American driver is fined for crash at drag race; Three spectators injured.
AN AMERICAN who had a six-litre Pontiac "muscle car" imported from the US has been fined over a crash which occurred during an illegal drag race.
Michael Palumbo, a house husband who lived in Penarth, admitted careless driving over the race at a business park in South Wales in which a BMW driven by Jia Guo crashed.
Details of the illegal race in which three spectators were injured emerged at Swansea Crown Court yesterday.
Judge Peter Heywood said he would have made BMW driver Guo, 24, pay "significant" compensation to those injured but the law did not allow him to do so.
Guo admitted dangerous driving.
He was jailed for 32 weeks, suspended for 18 months, ordered to carry out 220 hours of unpaid work for the community, banned from driving for 18 months and was also ordered to pay pounds 1,200 in prosecution costs.
The Pontiac driver, American citizen Palumbo, 37, admitted careless driving and was ordered to pay pounds 605 in fines and costs.
He had previously been cleared during a trial of a charge of dangerous driving.
Swansea Crown Court heard the prosecution resulted from an illegal drag race held on Central Avenue in the M4-side Baglan Energy Park, Port Talbot, on January 9. Guo, doing a masters course at Swansea Metropolitan University, was behind the wheel of a pounds 28,000, four-litre BMW M3.
Palumbo was driving a six-litre Pontiac "muscle car" he had personally shipped over from America.
Creighton Harvey, prosecuting, said the race was over 200 metres from a standing start and several spectators had gathered to watch.
The BMW veered to the left soon after the start, hit a kerb and struck spectators Sian Pimm, Hugh Bevan and Marcus Bounds.
Miss Pimm suffered facial and leg injuries and will be permanently scarred.
Mr Bounds suffered a double fracture to the right leg, while Mr Bevan suffered leg and back injuries.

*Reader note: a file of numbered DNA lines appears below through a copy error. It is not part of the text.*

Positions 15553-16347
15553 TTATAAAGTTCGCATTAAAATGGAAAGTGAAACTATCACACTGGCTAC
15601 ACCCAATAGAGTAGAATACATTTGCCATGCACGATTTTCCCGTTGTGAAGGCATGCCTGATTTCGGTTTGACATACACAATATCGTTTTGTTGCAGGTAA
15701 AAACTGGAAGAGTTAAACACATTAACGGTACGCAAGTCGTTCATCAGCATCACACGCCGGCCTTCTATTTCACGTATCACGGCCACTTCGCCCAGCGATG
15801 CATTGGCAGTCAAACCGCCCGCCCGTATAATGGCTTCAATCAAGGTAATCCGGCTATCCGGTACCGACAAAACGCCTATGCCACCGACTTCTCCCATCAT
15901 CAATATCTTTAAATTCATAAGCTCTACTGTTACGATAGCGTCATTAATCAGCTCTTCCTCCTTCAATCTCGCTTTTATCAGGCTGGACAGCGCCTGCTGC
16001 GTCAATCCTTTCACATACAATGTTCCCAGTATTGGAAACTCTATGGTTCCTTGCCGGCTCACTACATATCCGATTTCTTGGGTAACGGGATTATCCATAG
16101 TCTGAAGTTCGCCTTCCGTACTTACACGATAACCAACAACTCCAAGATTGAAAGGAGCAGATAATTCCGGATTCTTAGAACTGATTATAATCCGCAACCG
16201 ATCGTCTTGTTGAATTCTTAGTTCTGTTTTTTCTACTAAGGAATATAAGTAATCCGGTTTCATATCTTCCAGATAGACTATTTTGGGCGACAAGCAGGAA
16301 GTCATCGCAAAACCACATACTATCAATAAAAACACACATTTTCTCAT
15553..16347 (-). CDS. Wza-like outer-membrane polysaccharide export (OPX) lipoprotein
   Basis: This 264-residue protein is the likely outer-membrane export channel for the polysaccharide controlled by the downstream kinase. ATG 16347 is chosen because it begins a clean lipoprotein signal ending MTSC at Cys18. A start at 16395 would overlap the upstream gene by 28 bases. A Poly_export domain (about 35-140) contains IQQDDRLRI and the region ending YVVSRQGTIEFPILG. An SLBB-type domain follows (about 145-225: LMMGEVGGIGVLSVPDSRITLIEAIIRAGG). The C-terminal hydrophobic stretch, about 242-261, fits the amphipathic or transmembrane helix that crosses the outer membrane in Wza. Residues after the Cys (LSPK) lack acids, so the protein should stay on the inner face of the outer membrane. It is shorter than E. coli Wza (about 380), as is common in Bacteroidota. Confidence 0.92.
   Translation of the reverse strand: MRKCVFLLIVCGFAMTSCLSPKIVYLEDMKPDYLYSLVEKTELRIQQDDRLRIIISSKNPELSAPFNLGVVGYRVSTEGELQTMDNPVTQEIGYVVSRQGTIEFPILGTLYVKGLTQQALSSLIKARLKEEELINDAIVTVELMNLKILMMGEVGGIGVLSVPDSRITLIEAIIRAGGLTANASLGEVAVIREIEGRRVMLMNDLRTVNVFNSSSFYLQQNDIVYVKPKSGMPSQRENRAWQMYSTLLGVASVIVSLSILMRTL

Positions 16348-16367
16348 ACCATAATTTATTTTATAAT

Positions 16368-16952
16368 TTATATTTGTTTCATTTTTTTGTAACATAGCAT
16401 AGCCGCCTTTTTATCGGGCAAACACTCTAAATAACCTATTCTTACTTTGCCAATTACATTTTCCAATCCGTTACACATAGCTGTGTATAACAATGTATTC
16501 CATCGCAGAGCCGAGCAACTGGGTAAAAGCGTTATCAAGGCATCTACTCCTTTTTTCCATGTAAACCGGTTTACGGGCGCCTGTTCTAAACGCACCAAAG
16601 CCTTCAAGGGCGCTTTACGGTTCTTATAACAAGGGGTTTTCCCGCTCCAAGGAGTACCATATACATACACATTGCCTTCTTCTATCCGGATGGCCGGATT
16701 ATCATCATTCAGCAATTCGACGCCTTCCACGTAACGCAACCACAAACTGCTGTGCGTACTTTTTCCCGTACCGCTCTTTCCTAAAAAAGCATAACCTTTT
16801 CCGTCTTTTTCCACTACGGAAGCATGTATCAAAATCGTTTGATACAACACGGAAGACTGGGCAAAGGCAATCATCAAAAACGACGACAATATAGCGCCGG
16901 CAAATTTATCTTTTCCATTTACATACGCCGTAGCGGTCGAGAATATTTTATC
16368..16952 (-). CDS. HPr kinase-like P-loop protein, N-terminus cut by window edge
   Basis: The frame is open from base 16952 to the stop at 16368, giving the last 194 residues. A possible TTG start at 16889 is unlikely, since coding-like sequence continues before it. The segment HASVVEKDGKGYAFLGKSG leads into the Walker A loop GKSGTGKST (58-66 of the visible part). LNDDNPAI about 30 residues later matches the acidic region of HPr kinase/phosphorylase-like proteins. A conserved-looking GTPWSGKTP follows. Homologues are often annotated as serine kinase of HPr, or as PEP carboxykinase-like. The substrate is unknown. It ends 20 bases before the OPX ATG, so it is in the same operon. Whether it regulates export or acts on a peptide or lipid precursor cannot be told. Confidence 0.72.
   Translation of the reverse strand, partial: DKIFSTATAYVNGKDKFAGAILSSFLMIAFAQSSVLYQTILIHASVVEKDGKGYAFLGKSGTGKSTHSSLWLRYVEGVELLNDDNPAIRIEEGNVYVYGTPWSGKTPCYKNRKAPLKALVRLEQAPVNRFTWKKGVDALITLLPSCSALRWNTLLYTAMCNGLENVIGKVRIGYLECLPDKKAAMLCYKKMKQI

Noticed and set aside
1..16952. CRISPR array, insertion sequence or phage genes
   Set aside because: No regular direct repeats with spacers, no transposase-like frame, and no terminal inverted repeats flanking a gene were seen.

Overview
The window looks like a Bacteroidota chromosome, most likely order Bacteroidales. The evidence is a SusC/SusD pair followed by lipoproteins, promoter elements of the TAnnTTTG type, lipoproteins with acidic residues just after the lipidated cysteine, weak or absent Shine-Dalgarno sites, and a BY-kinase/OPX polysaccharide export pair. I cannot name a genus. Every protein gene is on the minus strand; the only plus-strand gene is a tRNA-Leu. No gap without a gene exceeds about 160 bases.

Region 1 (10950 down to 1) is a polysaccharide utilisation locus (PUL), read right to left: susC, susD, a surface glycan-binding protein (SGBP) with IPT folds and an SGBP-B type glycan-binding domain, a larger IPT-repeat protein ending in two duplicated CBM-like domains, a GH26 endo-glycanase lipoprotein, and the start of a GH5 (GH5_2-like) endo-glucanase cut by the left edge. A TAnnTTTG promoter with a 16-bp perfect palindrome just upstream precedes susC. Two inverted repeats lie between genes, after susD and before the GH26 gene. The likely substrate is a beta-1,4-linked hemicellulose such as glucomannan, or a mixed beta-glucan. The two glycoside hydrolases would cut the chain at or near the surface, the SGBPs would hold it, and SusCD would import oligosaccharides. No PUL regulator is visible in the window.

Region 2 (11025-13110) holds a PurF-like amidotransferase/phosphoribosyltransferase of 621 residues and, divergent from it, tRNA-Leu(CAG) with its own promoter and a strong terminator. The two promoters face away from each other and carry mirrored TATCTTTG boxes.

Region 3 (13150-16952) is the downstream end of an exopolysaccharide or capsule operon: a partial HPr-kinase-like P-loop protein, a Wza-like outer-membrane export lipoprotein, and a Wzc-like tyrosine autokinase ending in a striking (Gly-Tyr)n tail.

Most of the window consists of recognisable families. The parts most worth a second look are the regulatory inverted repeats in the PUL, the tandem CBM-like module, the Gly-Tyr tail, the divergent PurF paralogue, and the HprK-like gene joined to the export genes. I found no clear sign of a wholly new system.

The court heard that Guo's family, from China, had "substantial dealings" and could meet any compensation orders that may be made by the court.
Palumbo, of Cae Canol, Penarth, was described as a house husband whose wife worked for an American company based in Barry.
Judge Heywood said he was minded to make "significant and substantial" compensation orders in respect of those injured. But he said, because both drivers had been insured, the law required him to leave the matter to be determined in the civil courts, despite the time that would take.
He said he wanted the injured spectators to know that if he had the power, he would have made orders in their favour.
He added that should they take their damages claims to the civil courts, they would be "cast-iron" cases.
The judge added he could not make Palumbo pay his own defence costs for the trial because he had offered a guilty plea to careless driving from the outset.
He also added he could not even endorse Palumbo's driving licence with penalty points because it was an American-issued licence.
To Palumbo's credit, the judge told the court, he had kept his car in a straight line.
Judge Heywood told the court both men had been "wholly irresponsible" in taking part in a race on a public road, in wet conditions and at night time.
It was impossible to tell, he added, what speed the vehicles had reached.